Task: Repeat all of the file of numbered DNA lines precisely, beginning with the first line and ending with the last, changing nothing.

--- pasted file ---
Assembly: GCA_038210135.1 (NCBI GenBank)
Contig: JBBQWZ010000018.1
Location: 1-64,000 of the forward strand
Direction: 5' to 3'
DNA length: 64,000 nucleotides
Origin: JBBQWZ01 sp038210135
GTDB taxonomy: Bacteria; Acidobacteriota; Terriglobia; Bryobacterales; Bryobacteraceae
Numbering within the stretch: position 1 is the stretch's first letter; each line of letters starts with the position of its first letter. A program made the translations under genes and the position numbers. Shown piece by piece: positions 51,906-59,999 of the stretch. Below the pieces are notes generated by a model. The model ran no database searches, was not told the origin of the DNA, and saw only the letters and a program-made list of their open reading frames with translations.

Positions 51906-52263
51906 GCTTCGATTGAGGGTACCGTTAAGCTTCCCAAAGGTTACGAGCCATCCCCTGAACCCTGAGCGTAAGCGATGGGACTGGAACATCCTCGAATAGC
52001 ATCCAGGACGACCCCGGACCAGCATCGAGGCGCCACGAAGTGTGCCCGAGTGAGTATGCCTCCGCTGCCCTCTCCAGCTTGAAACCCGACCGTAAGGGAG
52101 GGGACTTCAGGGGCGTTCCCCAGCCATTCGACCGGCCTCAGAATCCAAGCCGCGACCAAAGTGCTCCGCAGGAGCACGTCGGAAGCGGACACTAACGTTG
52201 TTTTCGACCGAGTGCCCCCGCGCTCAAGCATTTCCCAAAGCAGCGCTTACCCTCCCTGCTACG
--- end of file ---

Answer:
Assembly: GCA_038210135.1 (NCBI GenBank)
Contig: JBBQWZ010000018.1
Location: 1-64,000 of the forward strand
Direction: 5' to 3'
DNA length: 64,000 nucleotides
Origin: JBBQWZ01 sp038210135
GTDB taxonomy: Bacteria; Acidobacteriota; Terriglobia; Bryobacterales; Bryobacteraceae
Numbering within the stretch: position 1 is the stretch's first letter; each line of letters starts with the position of its first letter. A program made the translations under genes and the position numbers. Shown piece by piece: positions 51,906-59,999 of the stretch. Below the pieces are notes generated by a model. The model ran no database searches, was not told the origin of the DNA, and saw only the letters and a program-made list of their open reading frames with translations.

Positions 51906-52263
51906 GCTTCGATTGAGGGTACCGTTAAGCTTCCCAAAGGTTACGAGCCATCCCCTGAACCCTGAGCGTAAGCGATGGGACTGGAACATCCTCGAATAGC
52001 ATCCAGGACGACCCCGGACCAGCATCGAGGCGCCACGAAGTGTGCCCGAGTGAGTATGCCTCCGCTGCCCTCTCCAGCTTGAAACCCGACCGTAAGGGAG
52101 GGGACTTCAGGGGCGTTCCCCAGCCATTCGACCGGCCTCAGAATCCAAGCCGCGACCAAAGTGCTCCGCAGGAGCACGTCGGAAGCGGACACTAACGTTG
52201 TTTTCGACCGAGTGCCCCCGCGCTCAAGCATTTCCCAAAGCAGCGCTTACCCTCCCTGCTACG